LOS ANGELES (JTA) — In a dark glass building here, Holocaust survivor Pinchas Gutter shows that his memory is crystal clear and his voice is strong. His responses seem a bit delayed — not that different from other survivors I have known who are reluctant to speak openly about their experiences — but he’s doing just fine for a 3-D image.
In the offices of USC’s Institute for Creative Technologies, Gutter, who as a teenager had survived Majdanek, the German Nazi concentration camp on the outskirts of Lublin, Poland, sounds and looks very much alive.
His hologram-like image projected on a screen is a prototype for a project of the University of Southern California’s Shoah Foundation called New Dimensions in Testimony. It’s an initiative to record and display 3-D, interactive testimonies that according to the organization “will preserve the dialogue between Holocaust survivors and learners far into the future.”
Recalling my conversations with survivors, I wonder how a 3-D representation, no matter how well intentioned, can match the experience of making live eye contact with someone who is reaching out with the story of his or her own private hell.
“We wanted this to be as intimate as possible,” says Stephen Smith, the executive director of USC’s Shoah Foundation, a veteran of making survivor testimony available to the public.
“There is very little time,” he adds, pointing out that most survivors are now in their 80s and 90s.
The plan is to make the interactive testimonies available through 3-D installations installed in Holocaust museums and schools, allowing students and others to have a question-and-answer session with a survivor.
Smith makes it clear, however: “We are not trying to create a fantasyland experience.”
In speaking with students and accessing their needs about the Holocaust, Smith says he finds that they aren’t that interested in historical detail. Rather, they want to know “things about the human experience — if the survivors were successful, hateful, if there was justice.”
To create a new form of dialogue, Smith is planning on asking 10 survivors a battery of 500 questions to build the means for a conversation.
For the demo Paul Debevic, the associate director for graphic research at the USC Institute for Creative Technologies, explains that Gutter was shot on a 26-foot spherical “light stage” with seven cameras — 50 will be used on the final — illuminated with more than 6,000 LED lights, which I could see captured his every gesture contour and wrinkle.
Later I try out a smaller set, similarly lit, and immediately need sunglasses.
Debevic, along with Ron Artstein and David Traum, who are working on the project’s interactive component, explain that a language program is being created that will cross-reference the words of a question with the recorded answers and pick the best possible response.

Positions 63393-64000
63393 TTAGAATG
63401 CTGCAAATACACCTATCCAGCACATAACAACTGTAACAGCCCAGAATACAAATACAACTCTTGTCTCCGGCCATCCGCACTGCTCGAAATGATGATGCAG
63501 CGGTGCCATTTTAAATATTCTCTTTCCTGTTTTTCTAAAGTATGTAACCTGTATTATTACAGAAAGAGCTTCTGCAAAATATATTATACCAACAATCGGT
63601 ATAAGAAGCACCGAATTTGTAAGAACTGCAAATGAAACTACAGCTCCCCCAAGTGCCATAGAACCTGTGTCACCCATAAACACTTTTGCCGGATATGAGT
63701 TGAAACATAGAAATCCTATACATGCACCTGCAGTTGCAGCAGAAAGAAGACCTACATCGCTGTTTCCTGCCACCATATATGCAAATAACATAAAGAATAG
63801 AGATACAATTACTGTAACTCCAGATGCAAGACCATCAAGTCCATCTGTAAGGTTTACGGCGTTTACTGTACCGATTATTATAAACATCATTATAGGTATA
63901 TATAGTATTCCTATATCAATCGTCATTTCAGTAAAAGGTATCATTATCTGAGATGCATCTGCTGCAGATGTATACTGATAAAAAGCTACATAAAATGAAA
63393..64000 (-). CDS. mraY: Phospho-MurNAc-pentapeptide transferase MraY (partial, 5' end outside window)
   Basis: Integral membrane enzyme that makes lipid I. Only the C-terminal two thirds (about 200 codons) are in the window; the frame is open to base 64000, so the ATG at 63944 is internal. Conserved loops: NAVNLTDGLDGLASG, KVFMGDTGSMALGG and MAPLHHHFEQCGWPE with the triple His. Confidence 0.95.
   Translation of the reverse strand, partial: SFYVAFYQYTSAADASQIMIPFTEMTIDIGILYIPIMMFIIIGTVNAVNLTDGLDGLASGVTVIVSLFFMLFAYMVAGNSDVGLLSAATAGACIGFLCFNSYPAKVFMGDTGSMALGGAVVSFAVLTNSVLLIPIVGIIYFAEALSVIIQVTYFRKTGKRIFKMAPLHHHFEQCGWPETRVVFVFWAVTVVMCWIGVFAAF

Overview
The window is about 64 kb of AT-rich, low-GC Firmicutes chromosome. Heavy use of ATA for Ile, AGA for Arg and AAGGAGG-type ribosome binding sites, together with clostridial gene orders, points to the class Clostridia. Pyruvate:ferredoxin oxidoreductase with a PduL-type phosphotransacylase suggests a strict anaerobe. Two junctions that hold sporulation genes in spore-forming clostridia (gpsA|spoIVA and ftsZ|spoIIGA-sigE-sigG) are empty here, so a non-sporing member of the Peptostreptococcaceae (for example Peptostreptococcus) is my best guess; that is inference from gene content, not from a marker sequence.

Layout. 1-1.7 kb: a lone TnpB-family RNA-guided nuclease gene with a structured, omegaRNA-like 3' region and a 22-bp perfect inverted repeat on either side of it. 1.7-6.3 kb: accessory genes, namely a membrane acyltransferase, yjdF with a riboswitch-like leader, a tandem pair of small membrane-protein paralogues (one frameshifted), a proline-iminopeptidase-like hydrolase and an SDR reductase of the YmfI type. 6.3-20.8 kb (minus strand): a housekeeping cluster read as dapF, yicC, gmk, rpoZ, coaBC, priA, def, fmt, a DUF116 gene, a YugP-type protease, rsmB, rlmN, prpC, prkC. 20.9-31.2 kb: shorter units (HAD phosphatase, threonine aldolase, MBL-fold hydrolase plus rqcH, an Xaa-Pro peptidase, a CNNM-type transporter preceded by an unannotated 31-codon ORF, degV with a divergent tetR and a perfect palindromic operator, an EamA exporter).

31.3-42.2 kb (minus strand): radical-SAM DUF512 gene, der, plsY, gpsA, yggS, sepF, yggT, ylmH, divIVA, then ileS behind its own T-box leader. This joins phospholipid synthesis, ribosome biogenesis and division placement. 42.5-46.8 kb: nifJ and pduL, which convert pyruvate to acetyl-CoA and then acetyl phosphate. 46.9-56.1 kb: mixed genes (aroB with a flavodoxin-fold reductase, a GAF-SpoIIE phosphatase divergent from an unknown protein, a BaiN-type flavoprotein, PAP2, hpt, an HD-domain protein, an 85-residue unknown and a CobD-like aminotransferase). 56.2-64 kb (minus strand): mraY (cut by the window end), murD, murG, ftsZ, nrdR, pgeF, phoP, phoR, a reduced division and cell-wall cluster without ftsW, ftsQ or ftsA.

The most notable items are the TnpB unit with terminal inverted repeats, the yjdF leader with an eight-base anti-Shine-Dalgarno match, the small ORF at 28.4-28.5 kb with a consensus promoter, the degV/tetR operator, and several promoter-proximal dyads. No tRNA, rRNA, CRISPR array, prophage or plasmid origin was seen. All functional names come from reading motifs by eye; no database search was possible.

After donning a headset and mike — in the final version this will not be necessary — Artstein begins the conversation with Gutter.
“Can I ask you a few questions?” he asks politely and distinctly.
“I will answer any questions you might have for me,” a casual Gutter replies.
“How did you survive?” Artstein wonders.
“It was chance. It was faith. It was … it was a combination of 1,000 things,” Gutter answers.
The next question brings Gutter even more to life.
“Can you sing a song for us?” Artstein asks.
Gutter, who was once a part-time cantor, responds by singing a Polish lullaby he learned from his mother — translated here:
“The children are going, going down the road.
The little sister and her brother they cannot contain their wonder
At how beautiful the world is.”
Then it’s my turn to put on the headset. I have come with my own questions that in speaking one on one with a survivor would seem too probing and painful to ask. But here it would be like talking to the TV, I thought, so I could dispense with the social conventions and fire away.
Yet in asking a question that would be difficult to ask even privately, I pause.
“Do you believe in God?” I ask finally, after pushing a laptop button.
“Yes. I believe there is a power higher than human beings and I’m not quite sure what it is,” Gutter answers, suddenly sounding and appearing much more present than a projection.
“We are looking to get a suspension of disbelief,” says Debevec, describing what fiction writers need to achieve so their work is believable.
The overall effect is better than the cloying slickness of Siri and more relatable than the countless holographic movie appearances of gauzy futuristic presidents or villains.
Children will love the interactivity. But deniers will hate it, as testimony from survivors like Gutter challenges their own projections.
As Gutter continues to answer my question about God, the 3-D captures the fullness of his arm motions and earnestness.
“You are allowed to stand up and question,” he says.
(Edmon J. Rodman is a JTA columnist who writes on Jewish life from Los Angeles. Contact him at firstname.lastname@example.org.)